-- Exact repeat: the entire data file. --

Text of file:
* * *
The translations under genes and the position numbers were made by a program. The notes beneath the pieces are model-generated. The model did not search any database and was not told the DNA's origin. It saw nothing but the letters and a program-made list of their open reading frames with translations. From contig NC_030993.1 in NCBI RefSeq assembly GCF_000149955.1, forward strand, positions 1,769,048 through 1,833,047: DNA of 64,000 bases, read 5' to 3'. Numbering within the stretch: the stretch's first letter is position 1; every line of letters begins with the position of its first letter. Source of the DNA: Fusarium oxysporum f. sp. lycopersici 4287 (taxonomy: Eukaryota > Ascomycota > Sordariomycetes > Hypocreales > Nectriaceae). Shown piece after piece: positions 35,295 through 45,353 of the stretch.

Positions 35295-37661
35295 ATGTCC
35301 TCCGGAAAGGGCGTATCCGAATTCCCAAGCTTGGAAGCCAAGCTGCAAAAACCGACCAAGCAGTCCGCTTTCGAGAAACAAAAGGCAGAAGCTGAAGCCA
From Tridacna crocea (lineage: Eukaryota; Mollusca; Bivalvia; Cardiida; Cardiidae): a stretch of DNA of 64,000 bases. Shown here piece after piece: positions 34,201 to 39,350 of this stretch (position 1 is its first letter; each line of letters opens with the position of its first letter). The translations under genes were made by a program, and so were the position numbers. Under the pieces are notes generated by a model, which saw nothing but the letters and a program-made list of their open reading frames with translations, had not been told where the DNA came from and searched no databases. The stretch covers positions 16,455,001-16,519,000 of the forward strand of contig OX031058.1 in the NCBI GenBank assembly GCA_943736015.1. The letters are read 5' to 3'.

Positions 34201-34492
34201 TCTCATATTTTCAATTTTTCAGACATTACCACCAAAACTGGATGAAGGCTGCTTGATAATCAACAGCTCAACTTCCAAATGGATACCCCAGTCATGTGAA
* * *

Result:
The translations under genes and the position numbers were made by a program. The notes beneath the pieces are model-generated. The model did not search any database and was not told the DNA's origin. It saw nothing but the letters and a program-made list of their open reading frames with translations. From contig NC_030993.1 in NCBI RefSeq assembly GCF_000149955.1, forward strand, positions 1,769,048 through 1,833,047: DNA of 64,000 bases, read 5' to 3'. Numbering within the stretch: the stretch's first letter is position 1; every line of letters begins with the position of its first letter. Source of the DNA: Fusarium oxysporum f. sp. lycopersici 4287 (taxonomy: Eukaryota > Ascomycota > Sordariomycetes > Hypocreales > Nectriaceae). Shown piece after piece: positions 35,295 through 45,353 of the stretch.

Positions 35295-37661
35295 ATGTCC
35301 TCCGGAAAGGGCGTATCCGAATTCCCAAGCTTGGAAGCCAAGCTGCAAAAACCGACCAAGCAGTCCGCTTTCGAGAAACAAAAGGCAGAAGCTGAAGCCA
From Tridacna crocea (lineage: Eukaryota; Mollusca; Bivalvia; Cardiida; Cardiidae): a stretch of DNA of 64,000 bases. Shown here piece after piece: positions 34,201 to 39,350 of this stretch (position 1 is its first letter; each line of letters opens with the position of its first letter). The translations under genes were made by a program, and so were the position numbers. Under the pieces are notes generated by a model, which saw nothing but the letters and a program-made list of their open reading frames with translations, had not been told where the DNA came from and searched no databases. The stretch covers positions 16,455,001-16,519,000 of the forward strand of contig OX031058.1 in the NCBI GenBank assembly GCA_943736015.1. The letters are read 5' to 3'.

Positions 34201-34492
34201 TCTCATATTTTCAATTTTTCAGACATTACCACCAAAACTGGATGAAGGCTGCTTGATAATCAACAGCTCAACTTCCAAATGGATACCCCAGTCATGTGAA